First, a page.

— The Golden Road • Lucy Maud Montgomery

... in 1616. It has been conjectured, that his first dramatic composition was produced when he was but twenty-five years old. He continued to write for the stage for a great number of years; occasionally, also, appearing as a performer: and at length, having, by his exertions, secured a fortune of two or three hundred a year, retired to his native town, where he purchased a small estate, and spent the remainder of his days ...
— The Illustrated London Reading Book • Various

... are the exclusive duty of the priests. In the case of the meditations on the small ether, &c., on the other hand, the text says nothing as to their having to be performed by priests, and we therefore assume in accordance with the general principle that 'the fruit belongs to the performer,' that the agent there is the person to whom Scripture assigns the fruit.— Here terminates the adhikarana of ...
— The Vedanta-Sutras with the Commentary by Ramanuja - Sacred Books of the East, Volume 48 • Trans. George Thibaut

... performer of the Curry stable, had been combed and groomed and polished within an inch of his life, and there were blue ribbons in his mane, a sure sign of the confidence of Shanghai, the hostler. He was also putting this confidence into words and telling the horse ...
— Old Man Curry - Race Track Stories • Charles E. (Charles Emmett) Van Loan

... difficulty which the fingers of this skilful pianist cannot overcome, and his intellectual grasp of a subject enables him to discern and interpret the beauties of all musical themes; but where an earnest, passionate interest in the music of the old masters is not felt by the performer, it is rarely ...
— The Continental Monthly, Vol. 3, No. 1 January 1863 - Devoted To Literature And National Policy • Various

... of wood, and has seven strings, two of steel, the rest of silver, and these are plucked by the two first fingers of the performer, who wears little metal shields made for the purpose. It is tuned by pegs, and has two gourds suspended below, each usually measuring about fourteen inches across. These, being of irregular shape and gaily coloured, give a very picturesque look to ...
— Chatterbox, 1906 • Various

... is," answered Larry. "We'd better go on up to the transmitting room. The worst crime a public performer can commit is to ...
— The Radio Boys at the Sending Station - Making Good in the Wireless Room • Allen Chapman

... has an early determination—a first one—to follow some ennobling profession, once he has come to man's estate, such as being a policeman, or a performer on the high trapeze. The poet would not have been the "Peoples' Laureate," had his fairy god- mother granted his boy-wish, but the Greenfield baker. For to his childish mind it "seemed the acme of delight," using again his own happy expression, "to manufacture those snowy loaves of bread, those ...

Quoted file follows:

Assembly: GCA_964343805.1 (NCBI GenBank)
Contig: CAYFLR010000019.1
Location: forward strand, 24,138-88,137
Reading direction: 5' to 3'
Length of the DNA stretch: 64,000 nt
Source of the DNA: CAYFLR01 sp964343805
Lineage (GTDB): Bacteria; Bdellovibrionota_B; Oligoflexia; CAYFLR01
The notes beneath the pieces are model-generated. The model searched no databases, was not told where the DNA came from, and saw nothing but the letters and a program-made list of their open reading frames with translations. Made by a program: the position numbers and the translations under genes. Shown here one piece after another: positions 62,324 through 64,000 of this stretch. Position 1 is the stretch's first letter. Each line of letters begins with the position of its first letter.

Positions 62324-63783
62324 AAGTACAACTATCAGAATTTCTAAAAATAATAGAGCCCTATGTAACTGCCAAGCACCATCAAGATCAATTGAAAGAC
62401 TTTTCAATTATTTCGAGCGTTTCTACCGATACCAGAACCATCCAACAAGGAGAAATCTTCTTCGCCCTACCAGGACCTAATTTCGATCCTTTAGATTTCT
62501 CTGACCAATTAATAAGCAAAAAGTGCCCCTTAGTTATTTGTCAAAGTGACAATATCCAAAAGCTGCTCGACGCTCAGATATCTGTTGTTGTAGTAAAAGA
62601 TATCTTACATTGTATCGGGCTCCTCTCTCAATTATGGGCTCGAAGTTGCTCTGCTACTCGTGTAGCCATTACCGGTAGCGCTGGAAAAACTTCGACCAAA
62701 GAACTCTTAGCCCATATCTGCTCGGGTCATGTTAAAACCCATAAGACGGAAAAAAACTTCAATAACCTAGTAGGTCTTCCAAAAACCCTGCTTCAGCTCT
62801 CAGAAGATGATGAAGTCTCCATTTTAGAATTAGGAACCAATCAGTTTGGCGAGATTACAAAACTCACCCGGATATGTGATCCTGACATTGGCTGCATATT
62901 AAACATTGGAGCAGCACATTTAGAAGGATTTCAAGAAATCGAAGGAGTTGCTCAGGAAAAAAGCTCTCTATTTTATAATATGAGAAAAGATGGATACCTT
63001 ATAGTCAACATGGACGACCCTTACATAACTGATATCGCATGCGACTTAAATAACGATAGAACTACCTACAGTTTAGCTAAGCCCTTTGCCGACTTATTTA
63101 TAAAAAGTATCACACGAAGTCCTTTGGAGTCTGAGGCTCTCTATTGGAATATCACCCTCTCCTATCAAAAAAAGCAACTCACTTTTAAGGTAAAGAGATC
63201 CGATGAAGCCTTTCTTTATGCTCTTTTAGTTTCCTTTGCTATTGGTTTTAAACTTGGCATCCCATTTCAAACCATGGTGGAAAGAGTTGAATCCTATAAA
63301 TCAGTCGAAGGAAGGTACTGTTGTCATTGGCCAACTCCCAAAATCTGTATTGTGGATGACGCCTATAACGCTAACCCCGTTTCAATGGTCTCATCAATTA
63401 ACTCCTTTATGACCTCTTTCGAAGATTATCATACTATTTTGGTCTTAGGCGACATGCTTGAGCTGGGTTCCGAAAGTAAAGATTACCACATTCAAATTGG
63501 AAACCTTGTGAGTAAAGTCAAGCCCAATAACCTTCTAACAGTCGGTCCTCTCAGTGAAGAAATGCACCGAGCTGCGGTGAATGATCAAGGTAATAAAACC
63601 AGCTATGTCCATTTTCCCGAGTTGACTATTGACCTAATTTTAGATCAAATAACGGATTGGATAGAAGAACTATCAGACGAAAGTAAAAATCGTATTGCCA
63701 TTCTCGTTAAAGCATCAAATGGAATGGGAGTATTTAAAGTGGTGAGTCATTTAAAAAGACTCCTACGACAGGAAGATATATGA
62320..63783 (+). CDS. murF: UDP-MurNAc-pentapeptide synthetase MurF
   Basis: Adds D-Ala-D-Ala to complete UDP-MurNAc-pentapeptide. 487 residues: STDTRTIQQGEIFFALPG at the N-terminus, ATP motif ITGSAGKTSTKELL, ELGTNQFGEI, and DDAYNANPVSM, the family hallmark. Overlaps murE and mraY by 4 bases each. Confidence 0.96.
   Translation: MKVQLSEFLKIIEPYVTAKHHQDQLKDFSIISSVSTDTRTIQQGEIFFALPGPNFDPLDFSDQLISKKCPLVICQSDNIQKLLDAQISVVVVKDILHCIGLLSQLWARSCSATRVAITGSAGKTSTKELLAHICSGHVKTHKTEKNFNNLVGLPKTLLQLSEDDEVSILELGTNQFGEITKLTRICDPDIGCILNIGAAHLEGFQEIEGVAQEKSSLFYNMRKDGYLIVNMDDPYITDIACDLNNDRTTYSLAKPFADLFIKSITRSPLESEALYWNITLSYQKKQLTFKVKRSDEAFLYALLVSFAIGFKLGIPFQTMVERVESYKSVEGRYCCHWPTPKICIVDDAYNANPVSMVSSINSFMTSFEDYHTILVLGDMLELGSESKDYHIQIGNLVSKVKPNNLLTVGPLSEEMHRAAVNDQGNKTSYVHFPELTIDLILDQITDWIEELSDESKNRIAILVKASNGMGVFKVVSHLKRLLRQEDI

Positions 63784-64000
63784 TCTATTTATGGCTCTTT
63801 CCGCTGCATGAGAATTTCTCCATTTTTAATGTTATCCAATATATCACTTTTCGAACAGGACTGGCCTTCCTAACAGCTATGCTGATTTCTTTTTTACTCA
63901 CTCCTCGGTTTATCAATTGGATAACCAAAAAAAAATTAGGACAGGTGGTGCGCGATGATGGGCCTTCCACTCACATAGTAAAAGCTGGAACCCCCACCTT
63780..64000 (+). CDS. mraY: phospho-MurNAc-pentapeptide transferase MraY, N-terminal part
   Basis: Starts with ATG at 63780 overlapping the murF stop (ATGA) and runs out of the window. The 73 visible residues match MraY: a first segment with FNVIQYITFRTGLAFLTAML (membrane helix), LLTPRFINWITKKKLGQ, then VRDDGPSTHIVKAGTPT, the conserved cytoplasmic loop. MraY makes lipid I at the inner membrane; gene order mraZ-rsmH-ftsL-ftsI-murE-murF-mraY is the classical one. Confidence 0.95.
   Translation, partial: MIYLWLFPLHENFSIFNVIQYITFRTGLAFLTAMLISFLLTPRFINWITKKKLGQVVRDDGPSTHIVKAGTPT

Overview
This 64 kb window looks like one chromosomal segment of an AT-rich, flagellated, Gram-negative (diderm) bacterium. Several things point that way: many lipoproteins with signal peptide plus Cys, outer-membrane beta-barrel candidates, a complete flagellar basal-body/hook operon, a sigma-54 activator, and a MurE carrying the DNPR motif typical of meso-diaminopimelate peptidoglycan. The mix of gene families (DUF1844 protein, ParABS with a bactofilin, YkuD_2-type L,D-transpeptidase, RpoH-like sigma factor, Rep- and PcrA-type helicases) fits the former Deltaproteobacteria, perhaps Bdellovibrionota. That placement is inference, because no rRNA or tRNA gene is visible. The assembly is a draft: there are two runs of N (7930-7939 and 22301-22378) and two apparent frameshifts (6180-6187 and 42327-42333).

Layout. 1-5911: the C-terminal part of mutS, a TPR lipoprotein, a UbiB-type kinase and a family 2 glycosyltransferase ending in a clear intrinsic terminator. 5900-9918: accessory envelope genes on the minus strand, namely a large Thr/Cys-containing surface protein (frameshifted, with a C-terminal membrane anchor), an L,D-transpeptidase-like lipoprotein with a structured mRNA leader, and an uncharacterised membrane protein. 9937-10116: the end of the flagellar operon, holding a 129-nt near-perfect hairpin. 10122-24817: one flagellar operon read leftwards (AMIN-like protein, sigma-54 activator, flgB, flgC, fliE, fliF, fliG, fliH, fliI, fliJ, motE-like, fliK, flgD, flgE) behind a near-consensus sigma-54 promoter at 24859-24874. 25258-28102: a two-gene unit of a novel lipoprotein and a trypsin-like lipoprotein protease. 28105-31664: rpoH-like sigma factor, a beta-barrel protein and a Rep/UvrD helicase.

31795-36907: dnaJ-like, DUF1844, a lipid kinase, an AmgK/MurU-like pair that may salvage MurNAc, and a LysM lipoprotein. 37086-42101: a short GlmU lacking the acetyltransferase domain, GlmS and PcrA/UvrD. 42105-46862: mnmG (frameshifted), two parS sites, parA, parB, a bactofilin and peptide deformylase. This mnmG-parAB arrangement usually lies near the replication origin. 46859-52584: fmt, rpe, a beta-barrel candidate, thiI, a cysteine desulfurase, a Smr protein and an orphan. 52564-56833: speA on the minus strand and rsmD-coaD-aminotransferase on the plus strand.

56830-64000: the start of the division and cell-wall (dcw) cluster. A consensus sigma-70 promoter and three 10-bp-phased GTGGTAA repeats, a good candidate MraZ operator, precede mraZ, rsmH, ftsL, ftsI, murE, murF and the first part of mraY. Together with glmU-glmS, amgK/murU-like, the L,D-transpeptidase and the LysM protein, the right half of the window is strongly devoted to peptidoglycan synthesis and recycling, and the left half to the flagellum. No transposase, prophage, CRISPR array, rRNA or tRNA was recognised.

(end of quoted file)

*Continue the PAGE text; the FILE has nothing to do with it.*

— The Complete Works • James Whitcomb Riley

... manner away from them as he walked on, with the sort of look and action which a favorite terrier uses when his master holds out a lighted cigar to his nose. He was the village tailor and constable, also the principal performer in the church-music which obtained in Englebourn. In the latter capacity he had of late come into ...
— Tom Brown at Oxford • Thomas Hughes

... subtle relation between motive and action that it has been said, "The effect of any action is measured by the depth of the motive from which it proceeds." [Footnote: Ralph Waldo Emerson.] And so this is why the clever performer cannot reproduce the effect of a speech of Demosthenes or Daniel Webster. This is a reason aside from that arising from the difference in the occasion. Great men and great artists make the occasion in the hearts of ...
— Expressive Voice Culture - Including the Emerson System • Jessie Eldridge Southwick

... latter and now unhappy personage appear to give it much more consideration than the rest. Hurried on by the force of associating circumstances, and by promptings not of himself or his, he had been an active performer in the terrible drama we have already witnessed, and the catastrophe of which he could now only, and in vain, deplore. Leaning with vacant stare and lacklustre vision against the neighboring rock, he seemed indifferent ...
— Guy Rivers: A Tale of Georgia • William Gilmore Simms

... life a plenty here. At a discordant box of a piano a negro performer was playing with a keen appreciation of time if of nothing else, and two others with voices that might not have been unpopular in a decent minstrel show were rendering a popular air. They wore battered straw hats and a make-up which ...
— The Ear in the Wall • Arthur B. Reeve

... Lee insisted that there was no time like the present. She had discovered that Littimer had an excellent carpenter's shop on the premises; indeed, she admitted to being no mean performer with the lathe herself. She flitted down the stairs light ...